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Posted
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#83074 (In Topic #17292)
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Community saint

In my never-ending quest to get my site to load faster, I decided to run the Google Page Speed test on my home page. These are the recommendations resulting from the test (this is on a v7.1.6 site):


The specific recommendations for combining images into a sprite for the home page are below:

Code

Combine images into CSS sprites

Combining images into as few files as possible using CSS sprites reduces the number of round-trips and delays in downloading other resources, reduces request overhead, and can reduce the total number of bytes downloaded by a web page.
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The following images served from julianrittercentral.com should be combined into as few images as possible using CSS sprites.
http://DOMAIN/.../block-background.png
http://DOMAIN/.../top.png
http://DOMAIN/.../contract.png
http://DOMAIN/.../exp_con.png
http://DOMAIN/.../expand.png
http://DOMAIN/.../menu_bullet.png
http://DOMAIN/.../menu_bullet_hover.png
http://DOMAIN/.../bottom_left.png
http://DOMAIN/.../bottom_right.png
http://DOMAIN/.../title_gradiant.png
http://DOMAIN/.../title_left.png
http://DOMAIN/.../title_right.png
http://DOMAIN/.../zone_gradiant.png
http://DOMAIN/.../loading.gif
http://DOMAIN/.../festival.png
http://DOMAIN/.../external_link.png
http://DOMAIN/.../poll_l.png
http://DOMAIN/.../poll_m.gif
http://DOMAIN/.../poll_r.png
http://DOMAIN/.../closelabel.gif

I suspect many of these images are used on most pages in ocPortal. Would there be any benefit to following this suggestion to create CSS sprites in the ocPortal distribution.

Interesting to note is that some of the items Chris suggested were of minimum value to optimize (in another topic) all came in as low priority.

Bob
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Posted
Item has a rating of 5 (Liked by Jean)  
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#83075
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CSS sprites are a horrendous idea in my opinion.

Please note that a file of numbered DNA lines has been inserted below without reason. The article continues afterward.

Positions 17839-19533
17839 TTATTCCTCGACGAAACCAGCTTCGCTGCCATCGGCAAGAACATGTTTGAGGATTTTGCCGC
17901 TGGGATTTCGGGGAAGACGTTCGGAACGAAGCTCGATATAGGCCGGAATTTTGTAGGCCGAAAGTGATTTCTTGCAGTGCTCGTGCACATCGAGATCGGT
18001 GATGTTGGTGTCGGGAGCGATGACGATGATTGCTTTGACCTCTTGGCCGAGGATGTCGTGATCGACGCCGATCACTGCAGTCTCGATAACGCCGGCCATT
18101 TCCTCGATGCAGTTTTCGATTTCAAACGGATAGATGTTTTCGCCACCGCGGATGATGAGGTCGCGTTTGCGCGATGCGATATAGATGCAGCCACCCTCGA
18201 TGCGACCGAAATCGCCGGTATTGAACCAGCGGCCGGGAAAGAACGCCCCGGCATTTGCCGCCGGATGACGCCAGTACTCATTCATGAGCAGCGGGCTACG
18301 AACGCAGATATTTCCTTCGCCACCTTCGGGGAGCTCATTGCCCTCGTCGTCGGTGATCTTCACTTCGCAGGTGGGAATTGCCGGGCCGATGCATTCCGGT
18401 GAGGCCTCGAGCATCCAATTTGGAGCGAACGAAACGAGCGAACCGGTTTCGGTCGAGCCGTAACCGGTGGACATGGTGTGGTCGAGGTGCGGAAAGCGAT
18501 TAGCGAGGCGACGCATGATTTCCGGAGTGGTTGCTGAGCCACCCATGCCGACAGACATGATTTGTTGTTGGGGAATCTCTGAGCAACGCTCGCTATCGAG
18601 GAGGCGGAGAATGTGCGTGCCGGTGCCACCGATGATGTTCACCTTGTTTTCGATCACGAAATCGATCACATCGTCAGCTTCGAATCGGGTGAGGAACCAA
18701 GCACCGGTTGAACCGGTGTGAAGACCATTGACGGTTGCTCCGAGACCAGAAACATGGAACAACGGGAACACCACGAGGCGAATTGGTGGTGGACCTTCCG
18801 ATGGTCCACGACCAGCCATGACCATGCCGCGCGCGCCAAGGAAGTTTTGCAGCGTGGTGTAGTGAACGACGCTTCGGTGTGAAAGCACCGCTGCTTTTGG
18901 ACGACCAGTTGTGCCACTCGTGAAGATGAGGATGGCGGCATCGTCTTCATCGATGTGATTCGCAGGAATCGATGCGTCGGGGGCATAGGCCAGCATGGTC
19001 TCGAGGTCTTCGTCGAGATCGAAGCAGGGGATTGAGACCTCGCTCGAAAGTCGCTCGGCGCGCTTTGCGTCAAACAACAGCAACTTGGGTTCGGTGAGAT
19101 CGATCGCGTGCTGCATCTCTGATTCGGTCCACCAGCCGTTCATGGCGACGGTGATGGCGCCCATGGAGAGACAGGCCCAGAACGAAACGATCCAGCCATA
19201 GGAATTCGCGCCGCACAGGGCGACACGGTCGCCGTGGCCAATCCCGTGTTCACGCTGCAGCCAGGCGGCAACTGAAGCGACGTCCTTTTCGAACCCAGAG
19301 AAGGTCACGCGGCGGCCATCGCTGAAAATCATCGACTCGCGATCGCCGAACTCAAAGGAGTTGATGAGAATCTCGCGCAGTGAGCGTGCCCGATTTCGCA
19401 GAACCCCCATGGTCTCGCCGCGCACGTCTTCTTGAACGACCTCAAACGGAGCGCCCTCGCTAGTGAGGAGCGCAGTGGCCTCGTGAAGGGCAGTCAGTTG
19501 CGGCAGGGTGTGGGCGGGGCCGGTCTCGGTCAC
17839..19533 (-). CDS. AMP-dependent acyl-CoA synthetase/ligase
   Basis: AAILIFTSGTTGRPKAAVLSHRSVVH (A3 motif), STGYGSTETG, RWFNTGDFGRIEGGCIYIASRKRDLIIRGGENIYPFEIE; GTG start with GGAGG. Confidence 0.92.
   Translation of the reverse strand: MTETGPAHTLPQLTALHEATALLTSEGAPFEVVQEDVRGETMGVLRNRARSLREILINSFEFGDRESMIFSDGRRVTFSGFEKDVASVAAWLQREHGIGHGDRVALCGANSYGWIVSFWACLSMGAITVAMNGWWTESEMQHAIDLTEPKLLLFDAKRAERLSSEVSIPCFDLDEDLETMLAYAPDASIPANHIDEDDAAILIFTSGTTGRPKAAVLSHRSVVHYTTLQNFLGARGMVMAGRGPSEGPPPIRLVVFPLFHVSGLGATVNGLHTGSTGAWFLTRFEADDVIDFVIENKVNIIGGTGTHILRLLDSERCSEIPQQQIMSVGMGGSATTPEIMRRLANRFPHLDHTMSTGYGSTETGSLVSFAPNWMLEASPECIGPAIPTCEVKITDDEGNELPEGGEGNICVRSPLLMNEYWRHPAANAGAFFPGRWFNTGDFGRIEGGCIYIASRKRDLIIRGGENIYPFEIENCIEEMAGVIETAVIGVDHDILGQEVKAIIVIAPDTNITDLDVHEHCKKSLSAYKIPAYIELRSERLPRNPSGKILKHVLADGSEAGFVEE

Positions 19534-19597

You essentially remove modularity, have to change HTML to be non-semantic (non-use of image tags for images), make the CSS really complex, and paint yourself into a bit of a corner.

Since all browsers opted to break the standard for the maximum number of connections you can make to a web server, the problem is greatly reduced. Much more files can load in parallel now, on every browser.

SPDY is coming in the form of HTTP2 and that nails the HTTP design flaws for good. That's much better IMO than breaking a lot of engineering guidelines for the sake of a tiny speedup.


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  • If my reply is too Vulcan or expressed too much in business-strategy terms, and not particularly personal, I apologise. As a company & project maintainer, time is very limited to me, so usually when I write a reply I try and make it generic advice to all readers. I'm also naturally a joined-up thinker, so I always express my thoughts in combined business and technical terms. I recognise not everyone likes that, don't let my Vulcan-thinking stop you enjoying ocPortal on fun personal projects.
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Posted
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#83076
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Community saint

I think CSS sprites have very limited use for the 'typical' website because of the problems Chris described.

Having said that, you can do some very interesting things with it that you could not practically do otherwise. On my site, for example, I use CSS sprites to make retro-game bitmap fonts available to staff to fancy-up selected snippets of text, like so:


Do you have a Samsung Galaxy S / Galaxy S II ? If so, why not check out my ScreenFree FM Radio .
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Posted
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#83077
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Community saint

Once again, I show my blissful ignorance. I certainly agree that I would not want something that makes my site less less standards-compliant (seemingly, no image tags would do this) or more complex (the CSS is already challenging enough). But I am happy that I asked the question and to see that experienced coders agree that it might not be the best idea.